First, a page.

In France, which ranks third in the world for the consumption of plant health products, questions are now being raised about how pesticides are employed
There are several reasons why it will be necessary, but difficult, to reduce pesticide use:
an increased level of awareness in society of the negative impacts of plant health products on the environment and even on human health,
a strengthening of European and French regulations concerning the approval and use of pesticides, aimed at limiting environmental contamination by these agents,
a reduction in the number of active substances which are authorised and effective,
the relative inefficacy of efforts made over the past twenty years to limit their use.
Review of the international scientific knowledge available
The collective scientific expert report commissioned from INRA and CEMAGREF by the Ministries for Agriculture and Fisheries and Ecology and Sustainable Development only concerns the agricultural use of pesticides, and excludes aspects relative to human health.
It consists in an analysis of current, worldwide scientific publications, the aim being to extract, discuss and assemble those elements which will throw light upon the questions raised by the sponsors. It was carried out by a group of some thirty experts from INRA, CEMAGREF, IRD and BRGM, all specialists in different disciplines.
This work has resulted in the compilation of an expert report and executive summary which were presented during a special seminar, held in Paris on December 15, 2005.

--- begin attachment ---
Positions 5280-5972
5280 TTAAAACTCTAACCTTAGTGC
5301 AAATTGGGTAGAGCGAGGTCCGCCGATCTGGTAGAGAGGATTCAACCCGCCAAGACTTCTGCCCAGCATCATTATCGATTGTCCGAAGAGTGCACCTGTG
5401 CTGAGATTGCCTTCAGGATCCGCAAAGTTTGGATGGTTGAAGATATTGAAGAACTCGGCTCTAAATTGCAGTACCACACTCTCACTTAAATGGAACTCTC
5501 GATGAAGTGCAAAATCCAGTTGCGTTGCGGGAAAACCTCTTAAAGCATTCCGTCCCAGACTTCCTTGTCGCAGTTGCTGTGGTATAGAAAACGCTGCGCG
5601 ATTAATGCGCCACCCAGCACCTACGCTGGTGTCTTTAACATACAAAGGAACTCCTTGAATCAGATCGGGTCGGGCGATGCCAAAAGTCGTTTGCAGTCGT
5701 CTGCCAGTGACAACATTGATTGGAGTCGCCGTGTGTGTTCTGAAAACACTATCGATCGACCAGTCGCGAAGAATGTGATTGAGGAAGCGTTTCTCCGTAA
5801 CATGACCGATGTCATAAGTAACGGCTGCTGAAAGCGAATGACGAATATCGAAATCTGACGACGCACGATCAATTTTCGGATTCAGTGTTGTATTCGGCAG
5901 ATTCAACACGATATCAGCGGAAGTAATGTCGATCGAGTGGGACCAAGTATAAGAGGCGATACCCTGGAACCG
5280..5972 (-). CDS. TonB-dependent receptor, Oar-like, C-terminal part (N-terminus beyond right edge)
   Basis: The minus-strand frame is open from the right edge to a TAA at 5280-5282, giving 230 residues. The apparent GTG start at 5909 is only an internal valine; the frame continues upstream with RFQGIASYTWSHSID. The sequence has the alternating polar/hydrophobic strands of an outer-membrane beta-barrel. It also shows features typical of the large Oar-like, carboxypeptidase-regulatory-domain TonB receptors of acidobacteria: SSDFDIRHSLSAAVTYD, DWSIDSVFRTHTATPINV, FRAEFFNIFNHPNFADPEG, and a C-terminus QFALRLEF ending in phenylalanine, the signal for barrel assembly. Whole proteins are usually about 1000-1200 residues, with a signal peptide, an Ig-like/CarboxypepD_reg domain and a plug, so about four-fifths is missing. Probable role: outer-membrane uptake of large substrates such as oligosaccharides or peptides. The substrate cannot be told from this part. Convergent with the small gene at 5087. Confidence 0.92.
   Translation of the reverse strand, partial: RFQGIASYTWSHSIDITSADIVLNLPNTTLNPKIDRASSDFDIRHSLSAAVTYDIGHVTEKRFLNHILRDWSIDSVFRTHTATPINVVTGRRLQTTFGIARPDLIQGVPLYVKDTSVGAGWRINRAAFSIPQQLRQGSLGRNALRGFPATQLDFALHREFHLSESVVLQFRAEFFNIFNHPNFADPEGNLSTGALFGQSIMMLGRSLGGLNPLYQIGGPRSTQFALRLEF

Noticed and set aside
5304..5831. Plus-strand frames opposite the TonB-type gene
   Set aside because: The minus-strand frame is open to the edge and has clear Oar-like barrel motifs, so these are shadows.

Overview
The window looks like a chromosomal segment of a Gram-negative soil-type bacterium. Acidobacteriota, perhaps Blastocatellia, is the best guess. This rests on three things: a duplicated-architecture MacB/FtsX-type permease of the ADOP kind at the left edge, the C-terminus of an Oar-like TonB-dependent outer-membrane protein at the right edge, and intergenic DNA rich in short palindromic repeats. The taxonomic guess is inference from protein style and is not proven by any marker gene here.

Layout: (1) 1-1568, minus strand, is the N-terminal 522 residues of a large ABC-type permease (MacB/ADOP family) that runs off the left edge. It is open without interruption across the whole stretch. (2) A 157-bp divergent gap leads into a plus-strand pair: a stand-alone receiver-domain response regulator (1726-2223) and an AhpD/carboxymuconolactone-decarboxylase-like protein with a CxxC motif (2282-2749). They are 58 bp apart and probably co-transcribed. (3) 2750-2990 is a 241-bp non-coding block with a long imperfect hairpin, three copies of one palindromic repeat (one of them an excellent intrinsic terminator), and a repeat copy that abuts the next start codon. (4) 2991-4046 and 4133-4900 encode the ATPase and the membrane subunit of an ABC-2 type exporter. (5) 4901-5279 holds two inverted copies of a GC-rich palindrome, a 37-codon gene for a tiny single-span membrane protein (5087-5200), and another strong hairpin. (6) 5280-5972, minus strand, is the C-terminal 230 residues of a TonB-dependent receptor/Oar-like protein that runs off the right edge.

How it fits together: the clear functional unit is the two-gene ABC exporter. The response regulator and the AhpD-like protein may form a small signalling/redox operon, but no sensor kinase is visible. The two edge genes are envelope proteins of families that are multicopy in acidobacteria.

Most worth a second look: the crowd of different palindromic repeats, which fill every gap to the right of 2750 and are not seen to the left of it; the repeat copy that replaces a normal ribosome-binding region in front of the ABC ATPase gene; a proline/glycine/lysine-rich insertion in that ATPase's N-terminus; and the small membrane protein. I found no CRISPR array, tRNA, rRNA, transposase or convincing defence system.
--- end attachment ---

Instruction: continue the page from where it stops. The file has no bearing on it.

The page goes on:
An update on current plant protection practices, their impacts, potential technical developments and how they can be encouraged
The expert report provides an update on the knowledge and data available concerning the agricultural use of pesticides, contamination of different compartments in the environment, and impacts on non-targeted organisms and ecosystems.
It examines how pesticides are dispersed in the environment, the techniques for and conditions of application of plant health products, crop management strategies and spatial developments in agricultural areas which might reduce this dispersion.
It analyses the logic and limitations of intensive and specialised farming systems, which thus encourage the development of harmful organisms (weeds, diseases and pests); such systems cannot exist without a relatively systematic use of pesticides, but because they are used repeatedly over time and on large areas of land, they accelerate the development of pest resistance to these substances.
The expert report then considers different types of production (field crops, legumes and perennial crops), the various non-chemical techniques which can be employed to control pest populations, the conditions required to ensure their efficacy, and the value of preventive strategies, i.e. cropping systems which reduce plant health risks.
It also studies the economic conditions which currently reinforce the dependence of production systems on pesticides, and the need to introduce pesticide-saving practices if society wishes for a significant reduction in pesticide use throughout the country and special protection for areas most vulnerable to contamination. Finally, it reviews the different regulatory and economic instruments which could be used as a basis for such policies.